Music has been a huge part of my life for as long as I can remember. My dad was a singer and a musician and I was heavily influenced by his profession, which was two-fold: the music he performed and what he mainly did for a living, which was being a disc jockey on our family-owned radio station. Because of that medium, dad was always bringing home extra copies of 45 r.p.m. records from the radio station. I loved them all, no matter what genre.
I don't remember the first record I ever played on the record player in my bedroom, but I wish I could. I do remember the records by the Beatles, Elton John, Ray Charles Little Richard, Jerry Lee Lewis and so many others. I especially wore out records by the Beatles and Ray Charles, mostly the latter. I taught myself how to play seventh chords and inverted chords by listening to "What'd I Say" by Ray Charles and "Let it Be," by the Fab Four. I wore out two rock and roll albums; "Psychotic Reaction," a 1966 album by Count Five, a garage band from California, and "Progressions," a 1967 release by The Five Americans, who were based in Texas. That one is my all-time favorite album. I not only loved the music I listened to, I also loved dissecting the songs; picking out the musical instruments that were being played, and listening to the vocals. That is where I learned to sing harmony.
Dad was a master guitar player, and he tried to teach me to play, but what I really wanted to do was play the piano like Jerry Lee Lewis. It didn't help any that dad's friend, Cecil Pryor, played the piano like Jerry Lee Lewis.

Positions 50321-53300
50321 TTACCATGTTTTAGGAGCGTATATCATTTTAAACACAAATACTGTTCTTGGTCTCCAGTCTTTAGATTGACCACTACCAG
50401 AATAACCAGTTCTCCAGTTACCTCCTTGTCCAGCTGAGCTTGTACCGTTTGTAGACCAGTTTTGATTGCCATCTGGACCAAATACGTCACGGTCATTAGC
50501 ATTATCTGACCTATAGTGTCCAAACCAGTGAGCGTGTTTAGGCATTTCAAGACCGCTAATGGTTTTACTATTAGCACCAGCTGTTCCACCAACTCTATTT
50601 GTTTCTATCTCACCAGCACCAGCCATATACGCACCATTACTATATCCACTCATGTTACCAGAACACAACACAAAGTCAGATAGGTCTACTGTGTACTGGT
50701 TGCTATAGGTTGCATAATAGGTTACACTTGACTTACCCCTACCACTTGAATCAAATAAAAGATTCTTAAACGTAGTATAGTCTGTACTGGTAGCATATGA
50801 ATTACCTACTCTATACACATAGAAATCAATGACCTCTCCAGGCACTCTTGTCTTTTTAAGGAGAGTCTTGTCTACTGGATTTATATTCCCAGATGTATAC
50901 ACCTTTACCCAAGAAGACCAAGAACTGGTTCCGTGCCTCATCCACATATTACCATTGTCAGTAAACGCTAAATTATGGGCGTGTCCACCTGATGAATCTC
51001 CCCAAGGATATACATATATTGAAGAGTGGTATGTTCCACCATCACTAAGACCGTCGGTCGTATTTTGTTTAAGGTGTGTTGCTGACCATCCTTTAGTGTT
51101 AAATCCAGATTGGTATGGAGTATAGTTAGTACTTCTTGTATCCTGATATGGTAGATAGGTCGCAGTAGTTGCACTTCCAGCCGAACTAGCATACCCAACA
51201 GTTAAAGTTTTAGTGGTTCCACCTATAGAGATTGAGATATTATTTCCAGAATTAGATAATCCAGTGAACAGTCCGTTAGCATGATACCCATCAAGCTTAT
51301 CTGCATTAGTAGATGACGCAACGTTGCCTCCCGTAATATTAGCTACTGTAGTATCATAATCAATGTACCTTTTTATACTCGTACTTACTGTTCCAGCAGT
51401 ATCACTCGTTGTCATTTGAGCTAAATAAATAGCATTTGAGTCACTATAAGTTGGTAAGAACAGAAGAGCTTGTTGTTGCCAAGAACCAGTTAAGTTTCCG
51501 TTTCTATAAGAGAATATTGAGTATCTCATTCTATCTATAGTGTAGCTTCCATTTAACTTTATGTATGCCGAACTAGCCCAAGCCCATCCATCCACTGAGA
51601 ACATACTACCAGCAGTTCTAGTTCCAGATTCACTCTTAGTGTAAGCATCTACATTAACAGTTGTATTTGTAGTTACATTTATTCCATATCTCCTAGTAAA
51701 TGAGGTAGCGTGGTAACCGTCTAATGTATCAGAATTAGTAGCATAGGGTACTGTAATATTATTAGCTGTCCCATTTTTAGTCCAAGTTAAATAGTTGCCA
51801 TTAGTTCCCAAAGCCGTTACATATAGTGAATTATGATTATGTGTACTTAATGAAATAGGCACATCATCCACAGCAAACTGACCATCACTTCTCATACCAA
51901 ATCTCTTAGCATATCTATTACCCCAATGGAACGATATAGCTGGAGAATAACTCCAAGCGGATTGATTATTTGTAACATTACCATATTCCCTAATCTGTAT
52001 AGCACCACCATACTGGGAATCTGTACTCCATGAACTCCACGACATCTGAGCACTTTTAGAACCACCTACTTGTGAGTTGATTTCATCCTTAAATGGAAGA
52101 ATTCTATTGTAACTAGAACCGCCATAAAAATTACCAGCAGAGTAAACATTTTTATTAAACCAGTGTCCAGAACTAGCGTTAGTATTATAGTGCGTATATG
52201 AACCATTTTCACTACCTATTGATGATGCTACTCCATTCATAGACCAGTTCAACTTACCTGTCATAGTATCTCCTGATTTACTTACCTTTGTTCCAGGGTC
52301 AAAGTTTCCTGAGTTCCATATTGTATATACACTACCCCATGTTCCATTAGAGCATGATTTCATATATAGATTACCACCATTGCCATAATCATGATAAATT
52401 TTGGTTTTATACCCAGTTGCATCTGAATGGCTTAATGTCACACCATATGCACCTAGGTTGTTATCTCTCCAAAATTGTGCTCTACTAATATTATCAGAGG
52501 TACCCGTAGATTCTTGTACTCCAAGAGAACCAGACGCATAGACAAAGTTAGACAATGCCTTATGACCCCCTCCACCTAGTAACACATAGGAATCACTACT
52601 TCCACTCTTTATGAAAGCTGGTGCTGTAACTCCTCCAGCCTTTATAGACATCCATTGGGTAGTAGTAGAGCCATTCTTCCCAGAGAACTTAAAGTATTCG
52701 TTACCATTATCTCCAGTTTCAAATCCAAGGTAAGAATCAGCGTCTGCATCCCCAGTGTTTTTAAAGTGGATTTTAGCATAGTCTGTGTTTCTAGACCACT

I was almost 11-years-old when dad brought Jerry Corbetta's record home. Thirty eight years later, in 2008, I had the opportunity to meet Corbetta backstage at a concert by his Classic Rock All-Stars group, which consisted of Corbetta on piano and Mike Pinera of Blues Image and Iron Butterfly on guitar. He wrote Ride, Captain, Ride," one of the biggest pop Rick songs ever. On bass guitar was Dennis Noda, formerly of Cannibal and the Headhunters, and on drums was the great Peter Rivera from the Motown Records group, Rare Earth.
When I heard they were going to be in the area, I knew it was Tim to meet my hero, and that is what I did. When the big moment came backstage, I shook his hand and said, "Nice to meet you. You changed my life." We talked for several minutes before I asked for his autograph. It was a big moment for me, and it all began with that 45 r.p.m. record.
Over the years, I have had many great moments during my musical journey. I was Motown legend Percy Sledge's organ player for one night back in the 90's, but my biggest thrill, by far, was the night I met my inspiration, Jerry Corbetta.
Singer-songwriter, keyboardist, organist, and record producer, Jerry Corbetta died on Sept. 16, 2016 in the city where he was born, Denver, Colorado. Besides "Green Eyed Lady," Sugarloaf also had success with “Don’t Call Us, We’ll Call You” (#9 in 1974). Today, you can still find both songs being played in classic rock formats on radio and other mediums. Other than his groups, Sugarloaf and Classic Rock All-Stars , Corbetta also toured for nearly five years with Frankie Valli and the four seasons as the “fifth season,” nicknamed “Guido” by Frankie Valli.
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